Although many of the most visible contributions to the African liberation struggle came from the political elite of Tanzania, it should be noted that the people of Tanzania were generally very supportive of the movements as well. The atrocities committed against the Kikuyu during the Mau Mau uprising in neighbouring Kenya had demonstrated to Tanzanians that anti-colonial struggles could be far more violent than their own relatively peaceful road to independence.[14] Consequently, support for African liberation movements was as strong throughout the population as it was in the government, and Nyerere was able to pursue his Pan-African objectives because of this popular support. It was customary for regular Tanzanians to offer voluntary contributions to the cause by way of agricultural produce, meagre financial resources and even blood donations.[15]This generosity was widespread despite the economic problems suffered by the country in the first few decades after independence.

Critical Views

Despite the major role that Tanzania played in nurturing African Liberation movements, there are some that offer a dissenting opinion regarding the contribution of Nyerere. Controversy among supporters of African liberation was generated in 1964, following a mutiny from the army in Tanganyika that threatened to overthrow Nyerere’s newly formed government. Faced with this prospect and forced into hiding, Nyerere appealed to the British government to deploy forces in Tanganyika in order to defeat the mutiny and restore his authority. Kwame Nkrumah, the first President of independent Ghana and a founding member of the OAU, considered this invitation of colonial troops to be a stark betrayal of the principles of African liberation. Although Nyerere later explained his actions before the OAU and received no censure, Nkrumah continued to argue that the Nyerere had forfeited any credibility he may have had as a leader of the African liberation struggle.[16]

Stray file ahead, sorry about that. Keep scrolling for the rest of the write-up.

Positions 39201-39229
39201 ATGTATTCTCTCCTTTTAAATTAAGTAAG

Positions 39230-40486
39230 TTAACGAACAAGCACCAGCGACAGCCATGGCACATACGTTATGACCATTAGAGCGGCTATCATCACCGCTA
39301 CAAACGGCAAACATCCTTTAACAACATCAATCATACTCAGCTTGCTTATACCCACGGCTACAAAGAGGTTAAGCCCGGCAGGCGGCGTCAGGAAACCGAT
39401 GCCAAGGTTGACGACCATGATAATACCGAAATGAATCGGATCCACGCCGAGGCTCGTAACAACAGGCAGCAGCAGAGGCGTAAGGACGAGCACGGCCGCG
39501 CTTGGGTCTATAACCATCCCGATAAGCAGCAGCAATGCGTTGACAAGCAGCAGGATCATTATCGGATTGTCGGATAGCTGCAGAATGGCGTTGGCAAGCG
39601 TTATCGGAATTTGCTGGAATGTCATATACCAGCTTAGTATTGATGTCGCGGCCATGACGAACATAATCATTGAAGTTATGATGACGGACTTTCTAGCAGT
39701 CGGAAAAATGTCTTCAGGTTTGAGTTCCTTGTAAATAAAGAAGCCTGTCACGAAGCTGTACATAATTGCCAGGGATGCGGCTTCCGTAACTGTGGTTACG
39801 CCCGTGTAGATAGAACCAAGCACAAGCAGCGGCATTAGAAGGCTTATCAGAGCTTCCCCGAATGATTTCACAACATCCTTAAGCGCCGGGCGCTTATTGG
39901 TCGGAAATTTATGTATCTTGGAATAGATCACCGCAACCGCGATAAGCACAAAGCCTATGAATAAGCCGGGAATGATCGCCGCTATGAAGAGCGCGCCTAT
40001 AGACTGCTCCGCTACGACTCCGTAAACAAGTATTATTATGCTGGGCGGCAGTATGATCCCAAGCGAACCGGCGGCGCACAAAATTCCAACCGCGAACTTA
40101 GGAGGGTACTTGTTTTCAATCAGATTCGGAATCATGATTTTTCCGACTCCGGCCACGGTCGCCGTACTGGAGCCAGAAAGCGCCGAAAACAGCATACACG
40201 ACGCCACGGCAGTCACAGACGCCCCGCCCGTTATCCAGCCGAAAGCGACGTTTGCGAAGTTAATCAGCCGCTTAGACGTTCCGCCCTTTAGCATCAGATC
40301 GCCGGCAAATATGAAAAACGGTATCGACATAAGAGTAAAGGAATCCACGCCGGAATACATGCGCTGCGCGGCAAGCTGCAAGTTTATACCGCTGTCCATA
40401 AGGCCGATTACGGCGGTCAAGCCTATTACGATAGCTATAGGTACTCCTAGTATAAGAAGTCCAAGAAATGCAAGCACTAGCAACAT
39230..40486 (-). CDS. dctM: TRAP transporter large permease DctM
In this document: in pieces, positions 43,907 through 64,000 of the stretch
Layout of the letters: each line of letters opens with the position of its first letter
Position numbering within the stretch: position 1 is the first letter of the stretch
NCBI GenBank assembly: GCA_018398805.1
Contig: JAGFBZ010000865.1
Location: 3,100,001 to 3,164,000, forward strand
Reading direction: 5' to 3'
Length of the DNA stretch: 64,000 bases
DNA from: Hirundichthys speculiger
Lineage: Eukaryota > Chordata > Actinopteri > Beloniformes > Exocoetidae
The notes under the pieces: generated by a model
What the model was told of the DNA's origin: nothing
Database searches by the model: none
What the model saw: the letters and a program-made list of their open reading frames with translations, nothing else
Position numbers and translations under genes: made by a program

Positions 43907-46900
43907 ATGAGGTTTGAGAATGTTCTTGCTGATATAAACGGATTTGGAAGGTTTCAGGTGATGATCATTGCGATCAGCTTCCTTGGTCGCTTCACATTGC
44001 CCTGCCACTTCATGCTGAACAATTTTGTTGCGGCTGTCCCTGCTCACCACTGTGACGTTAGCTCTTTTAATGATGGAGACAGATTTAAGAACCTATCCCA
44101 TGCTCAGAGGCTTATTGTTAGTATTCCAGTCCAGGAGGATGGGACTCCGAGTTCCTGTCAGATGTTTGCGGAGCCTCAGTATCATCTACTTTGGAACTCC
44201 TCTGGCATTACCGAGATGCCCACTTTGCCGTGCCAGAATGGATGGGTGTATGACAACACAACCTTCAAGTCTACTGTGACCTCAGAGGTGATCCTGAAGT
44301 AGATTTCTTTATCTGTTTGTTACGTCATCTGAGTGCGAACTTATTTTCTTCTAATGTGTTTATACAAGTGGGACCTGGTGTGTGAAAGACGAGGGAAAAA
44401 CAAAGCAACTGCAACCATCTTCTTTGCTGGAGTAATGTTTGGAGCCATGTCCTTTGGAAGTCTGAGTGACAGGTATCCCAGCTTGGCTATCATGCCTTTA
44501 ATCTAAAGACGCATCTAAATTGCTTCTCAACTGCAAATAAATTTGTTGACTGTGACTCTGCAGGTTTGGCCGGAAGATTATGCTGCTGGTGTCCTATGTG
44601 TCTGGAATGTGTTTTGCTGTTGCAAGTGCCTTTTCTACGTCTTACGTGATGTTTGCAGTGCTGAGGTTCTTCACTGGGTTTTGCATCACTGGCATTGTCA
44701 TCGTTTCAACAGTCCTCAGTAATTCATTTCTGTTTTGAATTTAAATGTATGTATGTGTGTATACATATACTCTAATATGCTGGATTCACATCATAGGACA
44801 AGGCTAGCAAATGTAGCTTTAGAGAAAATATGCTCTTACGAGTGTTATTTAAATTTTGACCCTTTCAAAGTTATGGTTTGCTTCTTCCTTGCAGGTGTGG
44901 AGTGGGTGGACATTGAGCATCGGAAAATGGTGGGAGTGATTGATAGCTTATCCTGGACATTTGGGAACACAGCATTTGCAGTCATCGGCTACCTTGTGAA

End Notes

[1] A. Mazrui & L. Mhando. Julius Nyerere: Africa's Titan on a Global Stage. Durham: Carolina Academic Press, 2013, p.xxii.